Zozobra: “Burn him down!”

You could hear the chanting from a mile away. “Burn him down! Burn him down!” People by the thousands were flooding into the stadium, waiting anxiously for the 49-foot puppet to be engulfed in flames.

Zozobra is a tradition that has been celebrated in Santa Fe, N.M., since 1926. The puppet made of paper is dressed in white and green, representing Old Man Gloom. The festival is celebrated as a time to release your somberness by writing down your repent on a piece of paper, and watching your sorrows go up in smoke.

As people got closer to the stadium, they could see young children dressed in green and white imitating Old Man Gloom, slowly swaying back and forth. The crowd of thousands, including this reporter, waited anxiously. They were discussing the glooms they were anxious to rid themselves of. Sorrows including divorce, drinking and guilt seemed to be a common theme.

Suddenly, fireworks on both sides of the tower began shooting off. The crowd’s cheering was climaxing. The sound of the fireworks lighting the puppet were loud and sizzling and sparks were flying everywhere.

All of a sudden, “Whoosh!” The puppet was a fiery tower.  Spectators could feel the warmth of the fire on their faces. As he burned, pieces of his paper mache body began falling off. The crowd was ecstatic. When Old Man Gloom was completely disintegrated, more fireworks went off, celebrating the cleansing.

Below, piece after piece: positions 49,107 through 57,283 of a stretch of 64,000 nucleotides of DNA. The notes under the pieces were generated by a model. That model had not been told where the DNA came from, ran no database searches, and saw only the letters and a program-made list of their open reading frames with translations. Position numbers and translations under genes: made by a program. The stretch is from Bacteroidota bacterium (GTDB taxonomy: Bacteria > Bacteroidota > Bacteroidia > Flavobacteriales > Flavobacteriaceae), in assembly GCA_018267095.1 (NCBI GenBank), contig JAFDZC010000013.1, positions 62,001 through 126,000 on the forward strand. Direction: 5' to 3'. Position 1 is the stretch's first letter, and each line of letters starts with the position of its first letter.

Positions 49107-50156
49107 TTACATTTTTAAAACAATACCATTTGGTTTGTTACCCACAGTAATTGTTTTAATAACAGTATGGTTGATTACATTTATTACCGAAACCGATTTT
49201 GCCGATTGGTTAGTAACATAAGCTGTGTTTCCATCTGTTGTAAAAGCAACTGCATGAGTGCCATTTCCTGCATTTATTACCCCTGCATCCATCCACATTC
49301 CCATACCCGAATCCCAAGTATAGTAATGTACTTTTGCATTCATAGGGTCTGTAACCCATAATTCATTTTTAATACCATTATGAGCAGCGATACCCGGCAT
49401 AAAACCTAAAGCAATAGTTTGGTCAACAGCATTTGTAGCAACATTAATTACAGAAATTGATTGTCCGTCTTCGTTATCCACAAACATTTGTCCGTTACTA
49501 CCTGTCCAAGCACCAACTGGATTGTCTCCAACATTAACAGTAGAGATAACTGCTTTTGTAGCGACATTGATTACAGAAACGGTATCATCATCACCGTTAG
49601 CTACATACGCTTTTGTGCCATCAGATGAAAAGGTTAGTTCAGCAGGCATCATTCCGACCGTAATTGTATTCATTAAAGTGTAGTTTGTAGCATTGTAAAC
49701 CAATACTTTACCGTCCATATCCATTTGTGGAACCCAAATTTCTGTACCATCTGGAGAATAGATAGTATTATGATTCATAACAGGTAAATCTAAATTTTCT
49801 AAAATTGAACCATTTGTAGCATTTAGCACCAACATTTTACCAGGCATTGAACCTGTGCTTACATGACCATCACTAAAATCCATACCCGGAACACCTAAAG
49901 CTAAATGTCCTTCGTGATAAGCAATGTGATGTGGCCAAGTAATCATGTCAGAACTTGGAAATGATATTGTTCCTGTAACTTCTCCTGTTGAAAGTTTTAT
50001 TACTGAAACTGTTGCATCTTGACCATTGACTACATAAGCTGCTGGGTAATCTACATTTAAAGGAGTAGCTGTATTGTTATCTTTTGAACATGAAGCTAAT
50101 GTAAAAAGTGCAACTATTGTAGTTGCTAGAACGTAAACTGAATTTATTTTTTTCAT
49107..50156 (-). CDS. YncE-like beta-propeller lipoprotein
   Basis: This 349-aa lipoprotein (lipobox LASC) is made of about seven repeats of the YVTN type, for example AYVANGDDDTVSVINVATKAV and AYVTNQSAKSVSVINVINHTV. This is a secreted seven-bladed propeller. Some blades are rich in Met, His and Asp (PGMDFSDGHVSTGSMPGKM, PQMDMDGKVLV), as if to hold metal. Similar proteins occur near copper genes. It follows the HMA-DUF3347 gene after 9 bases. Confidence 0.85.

After the burning, excited spectators chatted about the experience.

“It was a blast, it burned all the bad vibes, I feel better myself right now … It was very communal,” said one 20-something local resident.

“The fireworks were my favorite part,” said an excited 9-year-old.

Megan Sargent, one of Castleton students at the event as part of the Santa Fe semester, was eager to share her enjoyment.

“It was awesome! My favorite part was the final tension before Old Man Gloom was completely destroyed!” she said.

As people began leaving the stadium, they couldn’t help but feel a positive energy in the air. People seemed happier, lighter. Theirtroubles, at least for the moment, felt forever gone, burned, up in smoke.

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